Features

01 May 2004

Scientific Computing World appeared just as the World Wide Web was escaping from particle physics. Michael Kenward reflects on a decade of rapid progress

01 May 2004

Chris Randles praises XML as a basis for innovation and technical communication

01 May 2004

James Truchard believes that performance will improve, while costs and development time will decrease, making engineers more productive through the use of virtual instrumentation

01 May 2004

C. James Cooper looks forward to an exciting decade, as the universal language of mathematics underpins efforts to integrate knowledge from different domains

01 May 2004

Steve Maginn looks at the two ends of the chemistry software industry

01 May 2004

Guy Lefever sees seven new technologies, all related to scientific computing, transforming the face of medicine

01 May 2004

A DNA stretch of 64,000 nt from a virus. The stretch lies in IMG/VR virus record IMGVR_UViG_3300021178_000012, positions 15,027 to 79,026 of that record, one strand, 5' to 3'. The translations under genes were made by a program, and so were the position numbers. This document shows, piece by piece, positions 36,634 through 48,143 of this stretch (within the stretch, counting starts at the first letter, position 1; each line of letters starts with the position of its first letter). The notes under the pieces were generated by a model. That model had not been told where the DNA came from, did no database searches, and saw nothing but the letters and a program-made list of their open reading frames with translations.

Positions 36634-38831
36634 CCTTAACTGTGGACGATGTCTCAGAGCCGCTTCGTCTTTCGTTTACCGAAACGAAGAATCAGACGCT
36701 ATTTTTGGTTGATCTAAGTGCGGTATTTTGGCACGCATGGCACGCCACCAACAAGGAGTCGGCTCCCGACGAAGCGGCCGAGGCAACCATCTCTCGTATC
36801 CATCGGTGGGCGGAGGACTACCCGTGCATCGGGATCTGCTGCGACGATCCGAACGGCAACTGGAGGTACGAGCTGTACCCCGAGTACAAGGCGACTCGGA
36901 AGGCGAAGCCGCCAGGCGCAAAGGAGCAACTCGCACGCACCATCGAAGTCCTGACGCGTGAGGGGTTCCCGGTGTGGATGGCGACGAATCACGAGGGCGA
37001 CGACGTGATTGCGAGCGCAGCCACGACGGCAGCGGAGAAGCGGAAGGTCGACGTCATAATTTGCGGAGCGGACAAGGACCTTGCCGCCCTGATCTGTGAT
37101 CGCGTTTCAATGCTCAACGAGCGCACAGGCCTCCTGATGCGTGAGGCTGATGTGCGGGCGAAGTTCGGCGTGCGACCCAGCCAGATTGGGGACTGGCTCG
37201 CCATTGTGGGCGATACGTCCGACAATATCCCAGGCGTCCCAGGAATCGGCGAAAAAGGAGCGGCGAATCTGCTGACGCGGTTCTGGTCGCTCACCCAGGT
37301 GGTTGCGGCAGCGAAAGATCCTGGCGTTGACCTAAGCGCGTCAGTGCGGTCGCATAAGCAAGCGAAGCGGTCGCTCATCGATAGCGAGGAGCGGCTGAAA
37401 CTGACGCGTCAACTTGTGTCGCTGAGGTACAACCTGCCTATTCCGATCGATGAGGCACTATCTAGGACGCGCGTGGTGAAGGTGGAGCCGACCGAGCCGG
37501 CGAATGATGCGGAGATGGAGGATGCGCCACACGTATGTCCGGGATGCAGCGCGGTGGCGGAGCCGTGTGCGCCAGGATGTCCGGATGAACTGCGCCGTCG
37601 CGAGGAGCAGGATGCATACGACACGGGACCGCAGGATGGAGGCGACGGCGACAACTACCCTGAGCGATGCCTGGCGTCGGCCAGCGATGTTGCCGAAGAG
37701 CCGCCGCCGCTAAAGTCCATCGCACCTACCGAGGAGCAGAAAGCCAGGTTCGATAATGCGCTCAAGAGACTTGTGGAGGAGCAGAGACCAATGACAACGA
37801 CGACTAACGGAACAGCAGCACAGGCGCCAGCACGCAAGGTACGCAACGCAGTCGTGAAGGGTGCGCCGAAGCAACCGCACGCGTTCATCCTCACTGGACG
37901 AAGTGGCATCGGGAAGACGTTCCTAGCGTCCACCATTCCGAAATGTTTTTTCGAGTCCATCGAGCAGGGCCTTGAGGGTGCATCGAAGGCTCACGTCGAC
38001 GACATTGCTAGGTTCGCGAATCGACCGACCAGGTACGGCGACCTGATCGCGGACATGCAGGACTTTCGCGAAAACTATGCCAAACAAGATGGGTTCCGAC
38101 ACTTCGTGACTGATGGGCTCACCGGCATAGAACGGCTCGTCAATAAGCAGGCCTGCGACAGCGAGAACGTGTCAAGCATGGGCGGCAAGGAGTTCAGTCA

Robert Massie and Ramond D'Angelo believe that, as the physical limitations of processing, storing, and delivering information diminish, the possibilities of the digital research environment keep expanding

01 May 2004

Robert Pavlis believes there has never been a more exciting time in instrument interfacing

01 May 2004

Antony Williams believes that organisations need to recognise the value of organising themselves to integrate chemical structure and analytical information

01 May 2004

Computational science will go deeper and wider in the next 10 years. But Scott Kahn believes that the most profound changes will come through the integration of methods and domains

01 March 2004

John Murphy profiles the Director of the Institute of Quantum Computing at Waterloo University, Ontario

01 March 2004

Grid computing won't happen without glue to hold it together, as Michael Kenward finds when investigating middleware

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